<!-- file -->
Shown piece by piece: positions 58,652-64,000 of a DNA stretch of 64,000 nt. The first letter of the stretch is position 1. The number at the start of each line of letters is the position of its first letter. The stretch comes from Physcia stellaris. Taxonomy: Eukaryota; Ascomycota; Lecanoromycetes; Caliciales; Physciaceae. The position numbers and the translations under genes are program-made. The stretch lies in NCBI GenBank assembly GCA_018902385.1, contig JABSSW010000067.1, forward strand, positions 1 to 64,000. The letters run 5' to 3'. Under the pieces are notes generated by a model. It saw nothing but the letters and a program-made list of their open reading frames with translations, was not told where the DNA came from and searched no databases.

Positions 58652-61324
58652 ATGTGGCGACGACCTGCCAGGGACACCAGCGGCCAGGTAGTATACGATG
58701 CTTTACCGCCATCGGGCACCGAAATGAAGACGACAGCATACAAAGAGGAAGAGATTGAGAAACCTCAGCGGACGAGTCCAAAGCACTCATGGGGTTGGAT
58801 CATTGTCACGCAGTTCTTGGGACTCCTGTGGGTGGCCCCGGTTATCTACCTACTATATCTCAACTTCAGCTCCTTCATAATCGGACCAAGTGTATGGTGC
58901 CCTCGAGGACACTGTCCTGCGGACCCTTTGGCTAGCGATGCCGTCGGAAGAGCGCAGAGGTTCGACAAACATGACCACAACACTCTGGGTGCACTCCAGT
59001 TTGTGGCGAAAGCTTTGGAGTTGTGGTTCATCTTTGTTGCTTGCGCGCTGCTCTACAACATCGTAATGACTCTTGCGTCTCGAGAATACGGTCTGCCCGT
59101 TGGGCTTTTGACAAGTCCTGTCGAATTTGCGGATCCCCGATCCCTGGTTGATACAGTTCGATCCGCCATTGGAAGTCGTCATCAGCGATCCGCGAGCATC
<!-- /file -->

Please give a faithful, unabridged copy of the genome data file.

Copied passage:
Shown piece by piece: positions 58,652-64,000 of a DNA stretch of 64,000 nt. The first letter of the stretch is position 1. The number at the start of each line of letters is the position of its first letter. The stretch comes from Physcia stellaris. Taxonomy: Eukaryota; Ascomycota; Lecanoromycetes; Caliciales; Physciaceae. The position numbers and the translations under genes are program-made. The stretch lies in NCBI GenBank assembly GCA_018902385.1, contig JABSSW010000067.1, forward strand, positions 1 to 64,000. The letters run 5' to 3'. Under the pieces are notes generated by a model. It saw nothing but the letters and a program-made list of their open reading frames with translations, was not told where the DNA came from and searched no databases.

Positions 58652-61324
58652 ATGTGGCGACGACCTGCCAGGGACACCAGCGGCCAGGTAGTATACGATG
58701 CTTTACCGCCATCGGGCACCGAAATGAAGACGACAGCATACAAAGAGGAAGAGATTGAGAAACCTCAGCGGACGAGTCCAAAGCACTCATGGGGTTGGAT
58801 CATTGTCACGCAGTTCTTGGGACTCCTGTGGGTGGCCCCGGTTATCTACCTACTATATCTCAACTTCAGCTCCTTCATAATCGGACCAAGTGTATGGTGC
58901 CCTCGAGGACACTGTCCTGCGGACCCTTTGGCTAGCGATGCCGTCGGAAGAGCGCAGAGGTTCGACAAACATGACCACAACACTCTGGGTGCACTCCAGT
59001 TTGTGGCGAAAGCTTTGGAGTTGTGGTTCATCTTTGTTGCTTGCGCGCTGCTCTACAACATCGTAATGACTCTTGCGTCTCGAGAATACGGTCTGCCCGT
59101 TGGGCTTTTGACAAGTCCTGTCGAATTTGCGGATCCCCGATCCCTGGTTGATACAGTTCGATCCGCCATTGGAAGTCGTCATCAGCGATCCGCGAGCATC